At this rate, Tuukka Rask is becoming one of the more polarizing members of the Bruins.
Some of the criticism directed at Rask is performance based. On one side, the Rask detractors will nitpick at everything from not coming through in the clutch to having to miss a start due to injury or illness. In this 24/7 news cycle, those doubters will jump at Rask on sports radio or social media the very first chance after Rask makes the slightest of mistakes.
Lose a 1-0 game? That’s on Rask. Win a 6-5 game? Well, they’ll say he’s not good enough to stand on his head and that the offense has to back him up.
On the other side, there are those who defend the Finnish netminder. They may not exonerate him to the fullest degree, but at the same time they’ll also point out the team’s flaws as a whole, especially on the back-end. As for Rask being injured or ill? Well, depends on the timing I suppose.
In any event, the latest storm involving Rask’s performance came Thursday night after allowing five goals on 28 shots in the B’s 6-3 loss to the Lightning. Two nights later, he missed Saturday’s game in Brooklyn due to a lower-body injury. In his place, Anton Khudobin made 18 saves to backstop the Black and Gold to a much-needed 2-1 win over the Islanders.
Which begs the question: during his downtime, did Rask pay attention to the loud and vocal noise from the outside?
“I haven’t [heard the noise] but I’m sure they’re very nice to me,” Rask said with a laugh prior to making his 60th start of the 2016-17 season. “No, really. I don’t listen [to sports talk radio] or I don’t read [social media]. It doesn’t effect me. You know where you stand and you know when you play good and you don’t play good. You just can’t listen to the outside voices, because that is just going to distract you.”
The one voice he did hear loud and clear was from the Bruins interim coach following Thursday’s loss to the Lightning.
“Well, he’s played a lot, but I don’t have the answer, to be honest. He needed to be better tonight,” Bruce Cassidy said following Last Thursday’s loss. “We needed to be better in front of him, and he needed to be better on some of those goals. It’s March 23, so really, our focus needs to be there. You’d hope it’s more fatigue than focus, at this point in the year, but I can only speculate.”
Cassidy was right – in a constructive way.
Rask returned to the net Tuesday night, but not before more speculation after Zane McIntyre – again – was recalled on an emergency basis. Once confirmed as the starter when he led his team out for warmups, Rask had a chance to quiet his critics for at least one night in another must-win game against the Predators. The same Preds squad that helped the Bruins keep their wild card spot intact after defeating the Isles in the first game of their back-to-back.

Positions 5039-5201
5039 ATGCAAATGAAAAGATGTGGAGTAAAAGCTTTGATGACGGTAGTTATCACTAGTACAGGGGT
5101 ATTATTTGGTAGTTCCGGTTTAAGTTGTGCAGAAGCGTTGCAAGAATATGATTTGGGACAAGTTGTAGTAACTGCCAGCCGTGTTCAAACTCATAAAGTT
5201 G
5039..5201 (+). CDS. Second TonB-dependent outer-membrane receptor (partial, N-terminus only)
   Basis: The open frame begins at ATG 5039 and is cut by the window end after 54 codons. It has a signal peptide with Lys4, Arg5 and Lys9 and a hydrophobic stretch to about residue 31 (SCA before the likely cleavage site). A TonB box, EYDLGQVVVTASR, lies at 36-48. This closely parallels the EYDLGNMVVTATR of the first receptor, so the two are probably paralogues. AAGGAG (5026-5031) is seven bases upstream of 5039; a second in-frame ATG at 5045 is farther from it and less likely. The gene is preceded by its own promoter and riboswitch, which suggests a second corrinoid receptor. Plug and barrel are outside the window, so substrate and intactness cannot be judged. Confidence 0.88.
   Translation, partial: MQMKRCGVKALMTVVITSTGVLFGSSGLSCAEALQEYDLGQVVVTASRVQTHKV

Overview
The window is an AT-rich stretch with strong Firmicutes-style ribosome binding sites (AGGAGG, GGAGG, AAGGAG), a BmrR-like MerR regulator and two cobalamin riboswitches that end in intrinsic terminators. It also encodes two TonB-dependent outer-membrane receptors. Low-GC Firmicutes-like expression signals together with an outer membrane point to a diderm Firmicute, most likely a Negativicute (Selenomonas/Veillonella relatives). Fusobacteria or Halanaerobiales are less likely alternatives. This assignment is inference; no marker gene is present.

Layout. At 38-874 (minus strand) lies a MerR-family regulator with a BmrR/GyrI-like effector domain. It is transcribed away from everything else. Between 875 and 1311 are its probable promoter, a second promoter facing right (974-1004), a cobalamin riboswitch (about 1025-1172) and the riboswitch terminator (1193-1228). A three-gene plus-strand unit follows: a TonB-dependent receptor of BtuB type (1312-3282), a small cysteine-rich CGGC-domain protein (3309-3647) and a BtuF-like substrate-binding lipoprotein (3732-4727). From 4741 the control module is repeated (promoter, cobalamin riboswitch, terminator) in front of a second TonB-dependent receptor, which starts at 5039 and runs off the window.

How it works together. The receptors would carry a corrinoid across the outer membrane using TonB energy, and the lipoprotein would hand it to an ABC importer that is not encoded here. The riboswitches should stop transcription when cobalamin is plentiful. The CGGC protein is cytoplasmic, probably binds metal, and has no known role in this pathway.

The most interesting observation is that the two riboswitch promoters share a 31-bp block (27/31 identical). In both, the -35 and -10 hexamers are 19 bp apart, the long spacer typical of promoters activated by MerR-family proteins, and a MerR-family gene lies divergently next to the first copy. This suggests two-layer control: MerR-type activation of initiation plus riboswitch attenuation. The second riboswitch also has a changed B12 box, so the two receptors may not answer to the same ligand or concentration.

Indeed, Rask had that bounce back performance. He was helped by a 2-0 first period lead thanks to goals by David Krejci and Patrice Bergeron. He was also helped with the defense getting in the shooting lane for the most part.
Rask didn’t need to be spectacular, just solid. And solid he was.
“Well I feel like I had a good game, I mean, yeah, but we blocked a lot of shots. There were not too many bad bounces against us, so that helps,” Rask said after his 24-save performance.
“They didn’t have a lot there and then they kind of slowly crept back in the game but we pushed back and got the goals we needed.”
His only goal allowed came off a deflection from Craig Smith early in the final stanza. For the most part, Rask made the timely saves when he needed to, including the third period when the Preds were looking for the equalizer.
Eventually, the Bruins pulled away after Noel Acciari’s first NHL goal and David Backes’ empty-netter at 15:47 and 18:29 of the final stanza, respectively.
“He really worked hard to find pucks in traffic and they created some good opportunities,” Cassidy said about Rask. “Even the goal against, he found it and they just tipped it at eye level, so it was going to be a tough one. But I thought he was terrific, and I was very pleased with his performance.”
For one (more) night, Rask got to quiet his detractors.
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